IT’S THE 100th anniversary of the first International Women’s Day, and Newsweek is celebrating “150 Women Who Shake the World.”
While it includes a small selection of women rights activists, the list of shakers is weighted down by the likes of Secretary of State Hillary Clinton, former National Security Advisor Condoleezza Rice and German Chancellor Angela Merkel–women whose foreign policy decisions only make the lives of women in most of the world worse.
And if the definition of “powerful women” is their ability to amass wealth and influence at the expense of others, then the Newsweek list does its job–it includes billionaire Melinda Gates, former Washington, D.C., school “reform” guru Michelle Rhee and former First Lady Laura Bush.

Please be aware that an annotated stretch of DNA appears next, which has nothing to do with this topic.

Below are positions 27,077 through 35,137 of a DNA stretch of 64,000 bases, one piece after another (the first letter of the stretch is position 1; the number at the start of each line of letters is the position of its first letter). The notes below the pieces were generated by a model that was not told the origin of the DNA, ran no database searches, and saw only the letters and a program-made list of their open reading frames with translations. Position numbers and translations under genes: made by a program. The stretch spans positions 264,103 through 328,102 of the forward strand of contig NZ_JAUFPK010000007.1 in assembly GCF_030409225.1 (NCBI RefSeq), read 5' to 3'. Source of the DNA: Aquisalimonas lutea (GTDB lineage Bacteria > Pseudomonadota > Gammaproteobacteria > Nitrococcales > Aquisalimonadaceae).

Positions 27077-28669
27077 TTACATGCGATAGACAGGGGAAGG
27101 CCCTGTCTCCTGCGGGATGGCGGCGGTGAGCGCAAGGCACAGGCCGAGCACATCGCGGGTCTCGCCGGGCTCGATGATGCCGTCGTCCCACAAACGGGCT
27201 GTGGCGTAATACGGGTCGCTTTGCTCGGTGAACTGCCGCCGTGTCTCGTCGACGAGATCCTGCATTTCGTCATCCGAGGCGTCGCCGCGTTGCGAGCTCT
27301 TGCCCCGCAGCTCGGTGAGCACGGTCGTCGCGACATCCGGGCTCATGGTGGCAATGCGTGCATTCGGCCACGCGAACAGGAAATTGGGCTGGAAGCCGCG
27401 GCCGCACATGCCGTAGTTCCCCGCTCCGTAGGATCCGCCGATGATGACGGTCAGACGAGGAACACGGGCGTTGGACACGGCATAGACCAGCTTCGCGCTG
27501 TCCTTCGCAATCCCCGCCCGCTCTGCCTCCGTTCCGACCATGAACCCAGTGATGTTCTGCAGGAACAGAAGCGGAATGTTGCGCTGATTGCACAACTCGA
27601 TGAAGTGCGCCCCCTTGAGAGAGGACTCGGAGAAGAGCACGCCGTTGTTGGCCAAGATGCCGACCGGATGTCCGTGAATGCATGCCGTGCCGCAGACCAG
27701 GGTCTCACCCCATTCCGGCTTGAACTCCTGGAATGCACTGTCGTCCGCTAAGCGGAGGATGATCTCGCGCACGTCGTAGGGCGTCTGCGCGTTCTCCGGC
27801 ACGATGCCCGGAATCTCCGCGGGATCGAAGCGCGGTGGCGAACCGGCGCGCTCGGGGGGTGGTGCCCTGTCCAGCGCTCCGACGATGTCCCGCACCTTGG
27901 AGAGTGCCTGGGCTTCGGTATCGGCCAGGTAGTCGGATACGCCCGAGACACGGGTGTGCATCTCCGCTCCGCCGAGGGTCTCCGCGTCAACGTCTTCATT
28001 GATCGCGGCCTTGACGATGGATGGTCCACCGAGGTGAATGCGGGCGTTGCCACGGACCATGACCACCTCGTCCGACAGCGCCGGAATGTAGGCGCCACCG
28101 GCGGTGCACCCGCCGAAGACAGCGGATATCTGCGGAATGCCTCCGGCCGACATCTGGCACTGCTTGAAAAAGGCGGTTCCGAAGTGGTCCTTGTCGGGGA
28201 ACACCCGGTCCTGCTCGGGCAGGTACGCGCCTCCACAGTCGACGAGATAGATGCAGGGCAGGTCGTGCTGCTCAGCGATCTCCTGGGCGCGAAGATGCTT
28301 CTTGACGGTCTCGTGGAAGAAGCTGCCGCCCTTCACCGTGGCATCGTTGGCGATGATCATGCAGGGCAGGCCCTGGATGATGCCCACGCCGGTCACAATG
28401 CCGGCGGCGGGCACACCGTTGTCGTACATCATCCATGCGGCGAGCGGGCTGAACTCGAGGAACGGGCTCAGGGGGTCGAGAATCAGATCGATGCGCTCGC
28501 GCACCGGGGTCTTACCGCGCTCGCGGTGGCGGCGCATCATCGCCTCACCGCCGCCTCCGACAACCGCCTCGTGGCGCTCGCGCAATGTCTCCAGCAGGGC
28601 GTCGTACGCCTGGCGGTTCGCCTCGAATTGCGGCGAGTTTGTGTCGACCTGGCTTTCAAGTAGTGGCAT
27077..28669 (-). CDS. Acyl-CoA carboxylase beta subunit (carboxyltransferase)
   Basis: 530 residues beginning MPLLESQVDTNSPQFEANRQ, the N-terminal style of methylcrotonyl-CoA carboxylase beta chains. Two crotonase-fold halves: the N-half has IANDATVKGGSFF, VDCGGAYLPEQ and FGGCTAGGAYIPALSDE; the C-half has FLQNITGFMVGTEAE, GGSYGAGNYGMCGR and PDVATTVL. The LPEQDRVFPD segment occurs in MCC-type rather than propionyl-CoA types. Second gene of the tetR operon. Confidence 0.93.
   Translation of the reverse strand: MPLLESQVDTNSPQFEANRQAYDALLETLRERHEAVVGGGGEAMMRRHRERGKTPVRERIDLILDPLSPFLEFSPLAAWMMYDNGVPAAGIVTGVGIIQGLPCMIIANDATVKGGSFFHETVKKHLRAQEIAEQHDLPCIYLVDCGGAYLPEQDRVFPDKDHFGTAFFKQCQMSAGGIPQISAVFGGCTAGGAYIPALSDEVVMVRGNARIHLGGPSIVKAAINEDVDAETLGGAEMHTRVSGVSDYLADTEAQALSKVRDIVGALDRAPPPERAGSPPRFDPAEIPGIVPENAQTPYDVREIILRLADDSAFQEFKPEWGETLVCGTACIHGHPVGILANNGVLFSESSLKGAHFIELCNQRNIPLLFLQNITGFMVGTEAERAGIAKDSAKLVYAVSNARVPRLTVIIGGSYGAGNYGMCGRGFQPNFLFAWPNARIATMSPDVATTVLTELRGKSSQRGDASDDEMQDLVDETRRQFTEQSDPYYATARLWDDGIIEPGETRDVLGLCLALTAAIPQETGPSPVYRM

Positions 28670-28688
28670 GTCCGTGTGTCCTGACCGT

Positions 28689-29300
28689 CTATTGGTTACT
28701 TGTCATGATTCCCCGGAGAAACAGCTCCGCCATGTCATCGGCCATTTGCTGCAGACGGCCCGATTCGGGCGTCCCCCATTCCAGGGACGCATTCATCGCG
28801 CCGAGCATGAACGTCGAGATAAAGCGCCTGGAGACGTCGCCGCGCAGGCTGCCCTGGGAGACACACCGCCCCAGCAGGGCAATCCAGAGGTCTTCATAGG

But if you’re looking for powerful women who oppose exploitation, Newsweek is probably the wrong place to look. Because the source of women’s power–and the real legacy of International Women’s Day–is in protests and strikes that are part of a long and rich history of the women workers’ movement internationally.
This power was demonstrated just a few weeks ago in Cairo’s Tahrir Square–as men and women gathered in protests that took down Egyptian dictator Hosni Mubarak.
Asmaa Mahfouz, one of the founders of the April 6 Youth Movement who helped initiate the call for protests on January 25, described the transformation that took place in the square: “This is the first time in my life…I was not sexually harassed in a public square. The thousands of men in that square treated me like a human being.”